If you have a country get-away and there is high demand, charge what the market will bear. If you are booked more than a few weeks in advance, you under-priced it.

Set a Progressive Last-Minute Discount

If you use pricing software like PriceLabs, Wheelhouse, or BeyondPricing, you can set sophisticated discounts. For example, I have a 40% last-minute discount that is phased in over 28 days. If my base price is $100, then tonight costs $60, and each following day costs a little more until you get to 28 days from now when you pay full price ($100) for each night.

My goal is not to charge someone $100/night. My goal is simply to make close-in bookings attractive in price, and bookings farther in the future unattractive. To get bookings longer than a few days you have to combine this with length-of-stay discounts. I’ll discuss the exact mechanics in a future post.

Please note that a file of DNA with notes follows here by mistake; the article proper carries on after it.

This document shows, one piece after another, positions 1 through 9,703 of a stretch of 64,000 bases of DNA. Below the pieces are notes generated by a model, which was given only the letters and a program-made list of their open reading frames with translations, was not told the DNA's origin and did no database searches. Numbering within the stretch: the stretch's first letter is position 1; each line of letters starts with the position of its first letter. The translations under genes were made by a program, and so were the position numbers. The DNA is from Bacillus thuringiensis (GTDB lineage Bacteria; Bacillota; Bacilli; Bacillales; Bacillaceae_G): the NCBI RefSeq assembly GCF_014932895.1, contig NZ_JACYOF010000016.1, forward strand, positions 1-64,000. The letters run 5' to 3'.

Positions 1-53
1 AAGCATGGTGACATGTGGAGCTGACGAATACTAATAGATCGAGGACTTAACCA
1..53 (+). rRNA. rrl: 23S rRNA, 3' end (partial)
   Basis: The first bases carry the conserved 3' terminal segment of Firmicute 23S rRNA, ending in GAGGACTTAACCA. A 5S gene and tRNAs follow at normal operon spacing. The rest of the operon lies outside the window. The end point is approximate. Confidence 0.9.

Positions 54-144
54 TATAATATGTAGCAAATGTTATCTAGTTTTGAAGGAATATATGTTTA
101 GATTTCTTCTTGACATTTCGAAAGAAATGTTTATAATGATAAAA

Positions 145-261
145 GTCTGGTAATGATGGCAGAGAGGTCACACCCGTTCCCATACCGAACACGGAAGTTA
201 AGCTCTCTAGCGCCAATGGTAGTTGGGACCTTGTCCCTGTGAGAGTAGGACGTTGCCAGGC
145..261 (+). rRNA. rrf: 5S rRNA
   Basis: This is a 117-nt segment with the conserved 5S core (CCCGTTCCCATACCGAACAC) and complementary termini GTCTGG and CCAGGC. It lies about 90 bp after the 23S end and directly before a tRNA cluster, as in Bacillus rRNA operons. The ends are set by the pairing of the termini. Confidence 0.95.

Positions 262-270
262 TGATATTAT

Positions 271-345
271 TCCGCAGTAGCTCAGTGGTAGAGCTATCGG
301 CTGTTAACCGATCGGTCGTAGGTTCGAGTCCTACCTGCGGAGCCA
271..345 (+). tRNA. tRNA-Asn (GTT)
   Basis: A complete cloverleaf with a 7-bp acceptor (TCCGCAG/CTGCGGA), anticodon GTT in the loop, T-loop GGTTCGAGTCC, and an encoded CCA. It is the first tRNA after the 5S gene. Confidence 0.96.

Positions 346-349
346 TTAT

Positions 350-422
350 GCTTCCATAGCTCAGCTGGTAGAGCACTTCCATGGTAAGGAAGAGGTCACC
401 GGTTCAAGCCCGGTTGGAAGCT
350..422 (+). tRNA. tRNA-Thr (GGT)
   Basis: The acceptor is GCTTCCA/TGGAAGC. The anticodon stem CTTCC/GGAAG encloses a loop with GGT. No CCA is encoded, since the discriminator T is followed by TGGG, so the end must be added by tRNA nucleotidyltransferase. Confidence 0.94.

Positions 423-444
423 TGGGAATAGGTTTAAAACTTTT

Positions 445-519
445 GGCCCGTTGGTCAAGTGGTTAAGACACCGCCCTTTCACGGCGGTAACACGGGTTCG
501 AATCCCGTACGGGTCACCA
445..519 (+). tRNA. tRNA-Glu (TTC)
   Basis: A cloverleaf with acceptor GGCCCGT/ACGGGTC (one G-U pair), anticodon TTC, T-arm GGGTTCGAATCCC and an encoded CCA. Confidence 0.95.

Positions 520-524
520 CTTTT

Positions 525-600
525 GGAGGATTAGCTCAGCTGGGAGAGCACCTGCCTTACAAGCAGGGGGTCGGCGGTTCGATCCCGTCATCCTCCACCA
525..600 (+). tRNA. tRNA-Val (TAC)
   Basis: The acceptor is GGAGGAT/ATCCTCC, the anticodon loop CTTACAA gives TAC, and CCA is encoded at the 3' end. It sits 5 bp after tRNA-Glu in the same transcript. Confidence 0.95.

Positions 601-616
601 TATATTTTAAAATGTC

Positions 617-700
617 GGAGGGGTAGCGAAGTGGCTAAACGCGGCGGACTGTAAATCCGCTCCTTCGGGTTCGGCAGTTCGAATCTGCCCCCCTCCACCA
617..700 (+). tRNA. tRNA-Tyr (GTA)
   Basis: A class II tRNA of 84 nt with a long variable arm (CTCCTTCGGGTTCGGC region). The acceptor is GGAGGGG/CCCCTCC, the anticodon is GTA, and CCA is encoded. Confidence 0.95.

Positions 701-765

And You Wonder Why Coronavirus is Spreading …

We are in the middle of the coronavirus pandemic. The numbers in Florida are exploding.

And yet I get Airbnb booking requests like this:

Can I have a dinner with my family and friends of course outdoors…Because I need the Pool more than the house….Please August 5 is gonna be my birthday and I just came here to do a little something…Thank you sir for your understanding

And this:

Hello good morning! I would like to book your beautiful house it will be only 4 or 6 people staying at night, but I would like to have a bbq/pool party birthday for my fiance on the Sunday 23 August it will be only 15 people min 20 max it’s going to be kind of hangout with family, no DJ just music and have a chef coming over with the food.

And this:

Me: What is the purpose of your visit?

Guest: I am a musician here to play a few gigs.

Me: [cancels booking]

Salt-Water Pool